In two previous post I expressed my doubts about the reliablity of the "mtDNA clock" for measuring the age of mankind. Today I will point out another problem I noticed with the assumptions behind the mtDNA clock.
The ignored mutations
The different mtDNA haplogroups are assumed as branching in pairs upon a mutation that changes the sequence. Such as a change of a base "C" for a "T" in position "x" along the mtDNA.
Those individuals carrying this mutation (the "C") will pass it down matrilineally and they will form part of a "new" haplogroup (hg) (which we will call "Z") and those with the original sequence (the "T") will do the same and form another haplogroup (which we will cally "Y").
So when we compare individuals of each haplogroup we will immediately notice that there is a "C" instead of a "T" in position "x". And that is the key to tell hg Z apart from hg Y.
However if, long ago, all individuals of hg Z (that is, those carrying the "C" mutation) died without issue or only had sons (so their mtDNA was not passed on) or their daughters did not bear children, then there would be no living humans belonging to hg Z nowadays.
We would have an extinct haplogroup.
So if we looked at the sequence of those belonging to hg Y, who managed to survive until today, we would never imagine that, long ago, the base "T" at position "x" had mutated to "C" and originated a new haplogroup, now long gone, the extingt hg Z.
These mutations which cannot be recognized are what I term "ignored mutations".
The clock and the ignored mutations
The image below show several "hypothetical" haplogroups that branched off from the basal RSRS proposed by Behar et al. (the image is adapted from their paper ).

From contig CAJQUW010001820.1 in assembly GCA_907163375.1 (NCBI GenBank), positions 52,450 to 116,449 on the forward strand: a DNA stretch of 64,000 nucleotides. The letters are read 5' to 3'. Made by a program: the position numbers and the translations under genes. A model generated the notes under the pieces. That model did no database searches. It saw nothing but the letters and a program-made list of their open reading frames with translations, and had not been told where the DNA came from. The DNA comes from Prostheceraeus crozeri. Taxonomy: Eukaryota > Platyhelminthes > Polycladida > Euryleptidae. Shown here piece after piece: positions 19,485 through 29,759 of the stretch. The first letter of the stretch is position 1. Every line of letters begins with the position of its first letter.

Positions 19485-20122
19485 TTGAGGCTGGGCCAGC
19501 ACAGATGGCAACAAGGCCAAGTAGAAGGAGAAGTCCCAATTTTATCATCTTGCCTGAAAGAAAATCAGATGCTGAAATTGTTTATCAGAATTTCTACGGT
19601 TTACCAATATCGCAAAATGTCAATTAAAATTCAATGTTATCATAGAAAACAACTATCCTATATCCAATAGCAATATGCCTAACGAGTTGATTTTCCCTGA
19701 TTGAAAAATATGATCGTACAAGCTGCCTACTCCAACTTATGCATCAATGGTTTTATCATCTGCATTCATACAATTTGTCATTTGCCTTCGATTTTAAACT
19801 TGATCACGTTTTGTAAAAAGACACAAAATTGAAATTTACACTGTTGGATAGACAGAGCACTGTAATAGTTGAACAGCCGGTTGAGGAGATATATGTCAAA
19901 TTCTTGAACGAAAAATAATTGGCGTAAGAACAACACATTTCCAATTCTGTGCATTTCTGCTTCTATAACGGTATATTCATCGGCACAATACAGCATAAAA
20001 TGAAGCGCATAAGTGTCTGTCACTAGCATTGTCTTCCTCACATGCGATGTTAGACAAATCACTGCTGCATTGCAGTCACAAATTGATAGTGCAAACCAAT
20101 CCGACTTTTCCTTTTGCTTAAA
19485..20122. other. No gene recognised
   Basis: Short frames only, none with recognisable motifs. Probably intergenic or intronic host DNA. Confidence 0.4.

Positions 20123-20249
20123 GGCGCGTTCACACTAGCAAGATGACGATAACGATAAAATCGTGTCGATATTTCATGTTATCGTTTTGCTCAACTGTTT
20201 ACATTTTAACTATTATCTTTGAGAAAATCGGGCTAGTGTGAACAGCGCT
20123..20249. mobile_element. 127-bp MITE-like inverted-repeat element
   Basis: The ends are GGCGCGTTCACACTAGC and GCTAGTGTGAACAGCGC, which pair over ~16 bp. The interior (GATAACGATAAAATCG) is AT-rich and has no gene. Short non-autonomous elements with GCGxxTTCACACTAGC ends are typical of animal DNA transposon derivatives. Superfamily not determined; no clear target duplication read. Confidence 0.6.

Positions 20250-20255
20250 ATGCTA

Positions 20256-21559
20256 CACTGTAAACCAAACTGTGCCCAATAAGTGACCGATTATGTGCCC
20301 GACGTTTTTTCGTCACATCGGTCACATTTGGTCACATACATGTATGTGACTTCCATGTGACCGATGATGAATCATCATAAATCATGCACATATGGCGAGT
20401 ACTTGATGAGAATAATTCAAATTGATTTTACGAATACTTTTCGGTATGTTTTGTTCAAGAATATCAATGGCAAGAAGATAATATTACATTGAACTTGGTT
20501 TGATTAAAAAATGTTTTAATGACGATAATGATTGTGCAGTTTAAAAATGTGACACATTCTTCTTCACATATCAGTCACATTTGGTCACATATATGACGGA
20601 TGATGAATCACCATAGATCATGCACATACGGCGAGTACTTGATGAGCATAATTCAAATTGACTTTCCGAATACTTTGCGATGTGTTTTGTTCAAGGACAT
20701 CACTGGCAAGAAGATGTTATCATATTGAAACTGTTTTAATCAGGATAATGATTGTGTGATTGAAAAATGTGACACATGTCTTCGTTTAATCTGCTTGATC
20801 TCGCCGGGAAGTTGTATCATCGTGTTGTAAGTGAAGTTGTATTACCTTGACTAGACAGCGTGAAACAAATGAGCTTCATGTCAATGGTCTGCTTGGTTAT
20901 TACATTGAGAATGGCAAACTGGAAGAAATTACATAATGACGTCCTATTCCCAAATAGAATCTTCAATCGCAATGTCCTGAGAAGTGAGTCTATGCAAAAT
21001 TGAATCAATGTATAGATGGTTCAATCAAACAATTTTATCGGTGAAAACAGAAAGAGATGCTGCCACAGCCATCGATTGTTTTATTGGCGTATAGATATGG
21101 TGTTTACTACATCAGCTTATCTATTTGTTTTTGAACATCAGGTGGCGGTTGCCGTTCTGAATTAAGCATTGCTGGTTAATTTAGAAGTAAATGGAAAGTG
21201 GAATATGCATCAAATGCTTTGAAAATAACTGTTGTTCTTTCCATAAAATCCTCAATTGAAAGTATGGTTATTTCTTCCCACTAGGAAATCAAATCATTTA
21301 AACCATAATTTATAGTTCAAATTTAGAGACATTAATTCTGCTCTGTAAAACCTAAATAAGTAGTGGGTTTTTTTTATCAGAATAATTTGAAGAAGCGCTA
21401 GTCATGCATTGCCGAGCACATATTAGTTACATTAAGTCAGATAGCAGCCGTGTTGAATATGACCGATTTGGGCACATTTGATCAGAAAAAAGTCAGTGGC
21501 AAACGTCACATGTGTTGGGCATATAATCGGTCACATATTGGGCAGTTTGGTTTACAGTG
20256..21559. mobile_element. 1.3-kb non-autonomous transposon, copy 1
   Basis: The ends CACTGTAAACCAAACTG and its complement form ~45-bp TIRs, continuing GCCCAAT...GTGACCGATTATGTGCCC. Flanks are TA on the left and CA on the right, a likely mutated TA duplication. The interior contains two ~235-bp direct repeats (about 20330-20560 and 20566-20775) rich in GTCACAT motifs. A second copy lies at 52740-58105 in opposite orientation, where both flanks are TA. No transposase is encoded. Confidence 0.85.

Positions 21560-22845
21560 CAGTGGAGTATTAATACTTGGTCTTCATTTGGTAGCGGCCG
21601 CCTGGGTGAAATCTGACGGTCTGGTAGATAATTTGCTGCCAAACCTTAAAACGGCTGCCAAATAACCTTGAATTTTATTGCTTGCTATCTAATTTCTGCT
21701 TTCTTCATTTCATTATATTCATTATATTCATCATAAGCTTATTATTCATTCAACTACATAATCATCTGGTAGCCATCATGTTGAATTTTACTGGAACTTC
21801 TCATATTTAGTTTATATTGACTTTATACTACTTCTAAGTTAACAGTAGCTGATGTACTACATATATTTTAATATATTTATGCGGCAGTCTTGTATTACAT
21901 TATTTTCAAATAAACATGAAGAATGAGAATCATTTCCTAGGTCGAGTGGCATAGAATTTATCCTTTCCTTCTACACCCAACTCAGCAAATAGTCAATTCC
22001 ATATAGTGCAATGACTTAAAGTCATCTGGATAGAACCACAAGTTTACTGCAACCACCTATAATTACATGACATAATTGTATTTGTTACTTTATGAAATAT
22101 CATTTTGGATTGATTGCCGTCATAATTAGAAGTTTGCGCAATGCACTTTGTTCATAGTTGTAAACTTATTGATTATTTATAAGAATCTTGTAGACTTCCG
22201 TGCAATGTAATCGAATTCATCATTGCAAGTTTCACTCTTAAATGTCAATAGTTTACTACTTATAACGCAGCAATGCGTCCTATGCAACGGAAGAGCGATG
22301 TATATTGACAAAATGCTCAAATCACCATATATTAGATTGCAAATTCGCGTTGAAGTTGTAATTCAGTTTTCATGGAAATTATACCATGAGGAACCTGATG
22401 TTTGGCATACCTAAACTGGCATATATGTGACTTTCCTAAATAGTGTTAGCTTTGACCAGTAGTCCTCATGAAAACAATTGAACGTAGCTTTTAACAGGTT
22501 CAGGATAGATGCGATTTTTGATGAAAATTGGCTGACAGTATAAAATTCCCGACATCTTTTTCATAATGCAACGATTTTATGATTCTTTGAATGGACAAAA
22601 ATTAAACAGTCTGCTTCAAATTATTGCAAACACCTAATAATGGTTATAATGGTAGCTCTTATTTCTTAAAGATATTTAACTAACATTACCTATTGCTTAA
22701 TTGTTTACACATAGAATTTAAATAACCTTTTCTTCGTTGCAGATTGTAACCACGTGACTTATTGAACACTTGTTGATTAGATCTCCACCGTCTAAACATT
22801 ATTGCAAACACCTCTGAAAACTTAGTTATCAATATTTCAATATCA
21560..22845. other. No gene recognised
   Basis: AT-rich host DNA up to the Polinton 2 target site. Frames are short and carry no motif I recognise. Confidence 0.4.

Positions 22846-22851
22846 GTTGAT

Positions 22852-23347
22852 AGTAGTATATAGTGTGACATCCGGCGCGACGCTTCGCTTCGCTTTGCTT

The original mutation points are marked with a green square, each originated a branch (which also had their own mutations along the sub-branches, all of which became extinct).
The branches are colored red and blue. And as we can see all individuals belonging to them ceased to pass their mtDNA along to their children long ago in Africa, before hg L3, split into M and N. Exactly how long ago is the issue which cannot be defined.
This does not mean the lineages of the individuals themselves became extinct. They may have only had sons, so the mtDNA stopped there but their nuclear genome kept on and is still among us.
The mtDNA "clock" can only take into account the mutations that we can see, comparing extant populations between themselves and noting the differences in their sequences.
But as I said at the beginning if a mtDNA branch disappears without trace, then, how can the mutations be recognized?
The only way would be to unearth the fossil remains of one of the individuals belonging to one of those haplogroups and noticing that yes, at position "x", the base "T" had changed to a "C". And that they split (the green squares in the image above) from the known haplogroups.
For this reason, the current mtDNA clock may be underestimating the quantity of mutations, which if they occurred at a regular rate as accepted by most mainline scientsts (a notion I disagree with), would mean that humans are much older than currently accepted.
 Doron M Behar, A “Copernican” Reassessment of the Human Mitochondrial DNA Tree from its Root. The American Journal of Human Genetics, Volume 90
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